Pit Bull Stereotypes
Debate Rounds (3)
Skeletonman1999 forfeited this round.
I hope CON is ok and that the reason for forfeiting was due to being too busy or simply forgetfulness rather than something serious happening in their lives. In any case, I'll now pose my arguments.
My argument for the proposition takes 3 main steps:
1. Establish that tendencies towards aggressive behaviour in dogs is inherent.
2. Provide the data on pit bull attacks specifically that has given them their fierce reputation.
3. Give good reason for why there's a causal link between the two.
Tendencies towards aggressive behaviour in dogs is inherent
Big differences in gene expression in aggressive and non-aggressive dogs have been observed . This is not to say that aggressive behaviour is exclusively genetic but it puts to rest the myth that bad dogs automatically mean a bad owner and that the dog can't be blamed (at least insofar as you can really 'blame' a dog for its genetic makeup). It also doesn't mean to say that a dog that has a predisposition towards aggression can't make a perfectly good pet. It's just that the dog needs to be trained out of that natural behaviour, much like most dog owners train their dogs out of many of its natural behaviours that they find inconvenient and/or undesirable (including - but not limited to - their tendency towards digging holes in the garden to store bones, their tendency towards barking to warn them of people approaching the property and warn the approachers to stay away and their tendency towards finding something like the owner's leg to grind on in the absence of a bitch to mate with). While I'm not being specific to pit bulls yet, it's worth noting at this point that CON freely admits to this point with regards to pit bulls, specifically their own pet. In saying that their pit bull was the nicest dog they've ever had because they taught him to be that way, they are (possibly unintentionally and unknowingly) conceding that non-aggression is not the dog's natural state. CON does go on to say that they know that the training will last for the rest of the dog's life (in effect, making the trained behaviour its new natural state) but I would ask how CON can possibly know this given that it's not uncommon for dogs that have been trained professionally and that have no prior bite history to suddenly attack children apropos of nothing . As I've stated, I would agree with CON that it's perfectly possible for a dog trained out of its natural behaviour to make a perfectly good pet (that is to say, never shows aggression for as long as it lives). Indeed, this is demonstrably true. But you can't be certain that it will never occur. These things are unpredictable.
Pit bull attacks
Between 1982 and 2014 in the US and Canada, pit bulls have been second only to labrador mixes in the percentage of a particular dog breed that have attacked (and in some cases, killed) humans . As this is on a per capita basis and dogs trained to fight by their owners were emitted from the results, the cause cannot be down to either the sheer number of pit bulls due to their popularity or down to bad owners (the latter of which being what CON is arguing). So, what then is the cause?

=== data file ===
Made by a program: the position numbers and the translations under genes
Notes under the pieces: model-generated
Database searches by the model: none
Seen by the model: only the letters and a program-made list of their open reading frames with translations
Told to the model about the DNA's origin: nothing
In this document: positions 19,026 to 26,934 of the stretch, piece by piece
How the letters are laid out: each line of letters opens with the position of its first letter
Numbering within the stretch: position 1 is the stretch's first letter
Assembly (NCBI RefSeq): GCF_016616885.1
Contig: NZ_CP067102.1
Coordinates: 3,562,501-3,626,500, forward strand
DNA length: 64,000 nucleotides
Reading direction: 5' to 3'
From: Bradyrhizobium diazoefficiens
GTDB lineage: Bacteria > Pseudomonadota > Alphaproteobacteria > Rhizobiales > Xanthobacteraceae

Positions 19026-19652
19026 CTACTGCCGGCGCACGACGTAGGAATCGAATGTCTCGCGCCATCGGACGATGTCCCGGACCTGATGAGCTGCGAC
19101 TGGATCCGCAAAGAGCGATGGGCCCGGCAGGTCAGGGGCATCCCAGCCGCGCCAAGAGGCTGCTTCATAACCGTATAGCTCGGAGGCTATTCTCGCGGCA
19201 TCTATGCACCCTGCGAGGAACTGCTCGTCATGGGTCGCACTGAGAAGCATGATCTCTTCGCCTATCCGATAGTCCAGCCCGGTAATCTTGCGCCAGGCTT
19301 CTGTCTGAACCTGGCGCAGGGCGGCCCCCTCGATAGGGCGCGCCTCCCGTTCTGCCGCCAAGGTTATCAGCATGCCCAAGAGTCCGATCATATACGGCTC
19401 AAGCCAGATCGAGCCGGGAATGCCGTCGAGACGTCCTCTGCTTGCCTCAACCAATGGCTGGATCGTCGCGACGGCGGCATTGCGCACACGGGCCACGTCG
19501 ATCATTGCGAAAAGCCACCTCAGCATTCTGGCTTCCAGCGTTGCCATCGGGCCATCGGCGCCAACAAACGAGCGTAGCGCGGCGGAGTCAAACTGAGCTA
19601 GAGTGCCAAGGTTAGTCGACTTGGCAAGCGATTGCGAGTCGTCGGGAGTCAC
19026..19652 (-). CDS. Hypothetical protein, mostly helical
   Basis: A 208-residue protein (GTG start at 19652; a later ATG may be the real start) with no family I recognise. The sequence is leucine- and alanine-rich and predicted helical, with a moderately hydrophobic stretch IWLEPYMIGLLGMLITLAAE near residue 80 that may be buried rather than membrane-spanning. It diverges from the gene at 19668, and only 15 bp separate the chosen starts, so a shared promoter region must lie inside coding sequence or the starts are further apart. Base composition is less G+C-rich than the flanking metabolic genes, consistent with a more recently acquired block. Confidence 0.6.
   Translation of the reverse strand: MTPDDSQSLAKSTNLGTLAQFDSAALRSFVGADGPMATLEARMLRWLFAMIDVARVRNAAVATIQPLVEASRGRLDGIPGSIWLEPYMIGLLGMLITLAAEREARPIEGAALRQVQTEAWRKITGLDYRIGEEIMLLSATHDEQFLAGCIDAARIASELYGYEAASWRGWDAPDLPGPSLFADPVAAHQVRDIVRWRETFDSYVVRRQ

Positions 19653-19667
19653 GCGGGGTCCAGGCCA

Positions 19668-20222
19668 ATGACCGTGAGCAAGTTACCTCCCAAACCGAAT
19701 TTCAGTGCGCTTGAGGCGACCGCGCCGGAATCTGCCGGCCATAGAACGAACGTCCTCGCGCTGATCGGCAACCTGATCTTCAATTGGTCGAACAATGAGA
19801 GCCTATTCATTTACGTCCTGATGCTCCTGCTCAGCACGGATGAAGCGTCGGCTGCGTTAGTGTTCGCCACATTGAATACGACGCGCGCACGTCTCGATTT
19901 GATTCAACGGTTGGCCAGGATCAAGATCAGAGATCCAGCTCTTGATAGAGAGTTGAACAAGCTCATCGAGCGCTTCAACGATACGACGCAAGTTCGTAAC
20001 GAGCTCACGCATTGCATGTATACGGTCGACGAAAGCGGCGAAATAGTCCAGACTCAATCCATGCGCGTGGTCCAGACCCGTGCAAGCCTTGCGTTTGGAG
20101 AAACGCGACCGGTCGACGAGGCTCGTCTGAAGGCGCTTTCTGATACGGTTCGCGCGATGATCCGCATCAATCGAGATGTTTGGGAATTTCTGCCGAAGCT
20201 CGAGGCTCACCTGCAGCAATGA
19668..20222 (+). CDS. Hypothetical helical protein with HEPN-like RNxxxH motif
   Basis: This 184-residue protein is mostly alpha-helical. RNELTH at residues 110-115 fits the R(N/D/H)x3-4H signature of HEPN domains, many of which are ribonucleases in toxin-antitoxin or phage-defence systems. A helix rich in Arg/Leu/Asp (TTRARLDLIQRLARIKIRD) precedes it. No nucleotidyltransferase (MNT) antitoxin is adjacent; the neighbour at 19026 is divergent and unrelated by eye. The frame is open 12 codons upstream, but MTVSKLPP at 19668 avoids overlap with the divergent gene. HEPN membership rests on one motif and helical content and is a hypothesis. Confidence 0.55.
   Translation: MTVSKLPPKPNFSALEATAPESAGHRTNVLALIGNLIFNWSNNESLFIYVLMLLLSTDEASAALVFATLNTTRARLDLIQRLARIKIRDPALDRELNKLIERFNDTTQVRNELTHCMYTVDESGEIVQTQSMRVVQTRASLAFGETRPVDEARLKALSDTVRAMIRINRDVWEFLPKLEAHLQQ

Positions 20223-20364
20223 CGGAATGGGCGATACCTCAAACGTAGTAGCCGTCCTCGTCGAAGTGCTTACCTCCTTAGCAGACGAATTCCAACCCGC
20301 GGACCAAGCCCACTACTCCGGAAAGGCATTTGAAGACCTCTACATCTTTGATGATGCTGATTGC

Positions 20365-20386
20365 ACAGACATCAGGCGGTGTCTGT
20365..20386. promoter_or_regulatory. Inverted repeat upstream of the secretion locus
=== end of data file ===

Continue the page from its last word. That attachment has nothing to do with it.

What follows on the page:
To understand how the two main points I've made so far are linked, it is necessary to understand the history of the pit bull. Pit bulls were originally bred in England for traits that made them suitable for attacking large animals like bulls and bears. Bull baiting was then banned and in the early 19th century, owners began to breed them for fighting each other instead by making them smaller and more agile but retaining the aggression bred into them for attacking bulls and bears. They then made their way to America and formed the pit bull we know today . With the knowledge that selective breeding of dogs through artificial selection has been a very effective way to breed favoured traits into a dog's genes for thousands of years , the knowledge that pit bulls were bred for fighting and the knowledge that such a high percentage of pit bulls - whose owners have kept them as pets rather than trained them as fighters - have attacked humans, I would argue that it's reasonable to infer that while a bad owner of a pit bull will certainly result in a bad dog, a good owner of a pit bull does not necessarily result in a good dog as it is the genes of the dog that are the root cause of the problem. Thus, CON's examples of alcoholics and druggies are rendered false analogies and the pit bull is deserving of its reputation.
I look forward to hearing my opponent's response. There's still a chance for a good debate to be had in round 3.
 Stainer, J. (n.d.). Medical & Genetic Aspects of Purebred Dogs (p. 27) (R. Clark, Ed.)
RobertSine forfeited this round.
1 votes has been placed for this debate.
Vote Placed by 16kadams 1 year ago
|Agreed with before the debate:||-||-||0 points|
|Agreed with after the debate:||-||-||0 points|
|Who had better conduct:||-||-||1 point|
|Had better spelling and grammar:||-||-||1 point|
|Made more convincing arguments:||-||-||3 points|
|Used the most reliable sources:||-||-||2 points|
|Total points awarded:||0||3|
Reasons for voting decision: Both sides FF'd, but con dropped all of Pro's statistical arguments in R2. He proved pit bulls are inherintly more violent. Con offers anecdotal evidence. Pro wins
You are not eligible to vote on this debate
This debate has been configured to only allow voters who meet the requirements set by the debaters. This debate either has an Elo score requirement or is to be voted on by a select panel of judges.